Report predicts investment in UK engineering firms from Asia

The number of mid-market UK engineering companies acquired by Asian investors is set to surge as Chinese and Indian groups look to cash in on British expertise, Clearwater Corporate Finance has predicted.

Until now, UK firms, including specialists in aerospace and automotive, have mostly been targeted by Western trade buyers and private equity groups attracted by supply-chain contracts with companies such as Rolls-Royce, BAE Systems and Jaguar Land Rover.

However, Clearwater, a corporate finance advisory firm specialising in mid-market deals, said in a statement that evidence points towards impending acquisitions by investors from China and India.

In its latest Precision Engineering report, Clearwater predicts increasing consolidation in the engineering sector. Some of that is likely to come from buyers from the two powerhouse Asian economies.

Constantine Biller, a partner in Clearwater’s specialist industrials team, said investors were attracted by existing expertise and contracts held by UK firms, particularly those in aerospace and automotive, which could be used to exploit opportunities in their own fast-growing Asian markets.

Engineering companies are also seen as well priced compared with other sectors and there is now less competition from European buyers, who are struggling with anaemic economies.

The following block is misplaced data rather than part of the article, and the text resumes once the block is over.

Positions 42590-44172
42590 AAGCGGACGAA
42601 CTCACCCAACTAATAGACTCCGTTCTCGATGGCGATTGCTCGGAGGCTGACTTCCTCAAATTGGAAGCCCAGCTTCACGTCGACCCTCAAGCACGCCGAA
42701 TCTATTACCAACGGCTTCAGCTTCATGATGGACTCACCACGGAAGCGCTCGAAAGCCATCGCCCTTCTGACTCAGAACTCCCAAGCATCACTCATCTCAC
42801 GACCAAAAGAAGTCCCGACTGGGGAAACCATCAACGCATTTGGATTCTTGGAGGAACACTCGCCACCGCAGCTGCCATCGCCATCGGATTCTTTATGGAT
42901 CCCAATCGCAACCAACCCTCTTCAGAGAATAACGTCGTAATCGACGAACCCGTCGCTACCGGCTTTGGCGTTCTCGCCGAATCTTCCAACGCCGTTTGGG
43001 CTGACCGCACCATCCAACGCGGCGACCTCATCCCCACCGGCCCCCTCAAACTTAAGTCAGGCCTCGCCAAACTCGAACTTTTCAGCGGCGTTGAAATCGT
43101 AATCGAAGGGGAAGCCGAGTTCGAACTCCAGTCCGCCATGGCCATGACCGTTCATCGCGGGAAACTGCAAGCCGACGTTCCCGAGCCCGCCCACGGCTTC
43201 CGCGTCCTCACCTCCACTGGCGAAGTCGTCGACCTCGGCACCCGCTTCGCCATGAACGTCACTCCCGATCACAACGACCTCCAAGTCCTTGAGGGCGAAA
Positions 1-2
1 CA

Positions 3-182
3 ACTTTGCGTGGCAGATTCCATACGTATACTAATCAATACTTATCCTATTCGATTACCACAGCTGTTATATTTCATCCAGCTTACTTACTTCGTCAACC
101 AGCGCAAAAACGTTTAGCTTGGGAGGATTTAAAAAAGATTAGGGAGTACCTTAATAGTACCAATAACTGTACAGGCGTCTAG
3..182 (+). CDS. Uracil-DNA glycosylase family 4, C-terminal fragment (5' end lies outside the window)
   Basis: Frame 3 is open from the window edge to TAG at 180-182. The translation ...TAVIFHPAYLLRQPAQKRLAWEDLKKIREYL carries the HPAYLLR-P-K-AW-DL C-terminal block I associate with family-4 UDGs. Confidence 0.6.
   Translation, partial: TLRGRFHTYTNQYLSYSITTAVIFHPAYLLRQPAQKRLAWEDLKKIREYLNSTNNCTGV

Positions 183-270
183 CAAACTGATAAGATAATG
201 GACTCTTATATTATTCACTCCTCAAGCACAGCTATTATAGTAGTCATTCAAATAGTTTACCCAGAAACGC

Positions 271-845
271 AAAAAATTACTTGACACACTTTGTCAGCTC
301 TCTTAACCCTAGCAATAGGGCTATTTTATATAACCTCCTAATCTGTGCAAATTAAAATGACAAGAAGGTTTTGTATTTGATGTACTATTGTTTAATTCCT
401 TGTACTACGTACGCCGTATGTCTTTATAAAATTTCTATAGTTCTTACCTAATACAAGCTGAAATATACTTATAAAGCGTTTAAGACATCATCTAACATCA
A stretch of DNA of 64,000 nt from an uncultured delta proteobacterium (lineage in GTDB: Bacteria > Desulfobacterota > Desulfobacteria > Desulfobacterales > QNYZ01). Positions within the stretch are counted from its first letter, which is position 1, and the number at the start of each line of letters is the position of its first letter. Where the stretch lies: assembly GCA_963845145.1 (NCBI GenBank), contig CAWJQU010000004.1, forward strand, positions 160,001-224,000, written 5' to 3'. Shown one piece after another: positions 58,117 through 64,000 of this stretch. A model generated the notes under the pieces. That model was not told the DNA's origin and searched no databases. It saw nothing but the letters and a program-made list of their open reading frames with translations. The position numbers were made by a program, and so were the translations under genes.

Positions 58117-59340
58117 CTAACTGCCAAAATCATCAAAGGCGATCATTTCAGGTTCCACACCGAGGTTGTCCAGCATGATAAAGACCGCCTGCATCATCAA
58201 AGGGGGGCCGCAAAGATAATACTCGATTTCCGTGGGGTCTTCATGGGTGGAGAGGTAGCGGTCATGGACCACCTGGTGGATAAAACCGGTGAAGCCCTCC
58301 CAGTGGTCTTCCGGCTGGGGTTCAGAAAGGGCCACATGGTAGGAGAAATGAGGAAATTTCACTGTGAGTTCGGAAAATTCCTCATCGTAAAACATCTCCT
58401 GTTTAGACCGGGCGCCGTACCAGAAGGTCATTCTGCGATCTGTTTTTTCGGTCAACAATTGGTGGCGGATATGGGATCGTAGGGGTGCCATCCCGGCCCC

Biller said: ‘India and China are gradually becoming more sophisticated when it comes to M&A [mergers and acquisitions] and there is evidence to suggest the perfect storm is forming for them to significantly increase their investment in the UK engineering mid-market.

‘Indian investors have an advantage with the language but we are seeing Chinese investors looking to move away from their policy of targeting multi-billion-dollar ‘trophy assets’ in energy, mining and oil and gas.

‘Another important factor is the impending shift towards a “near shore/far shore” model where Asian groups use their domestic manufacturing assets for less-urgent production schedules and those in the West, which typically have more expertise and experience, to adhere to strict customer supply chains.

‘We have had discussions with acquisitive investors from China who are targeting this area. It is not a case of if they arrive in the West, but when they do.’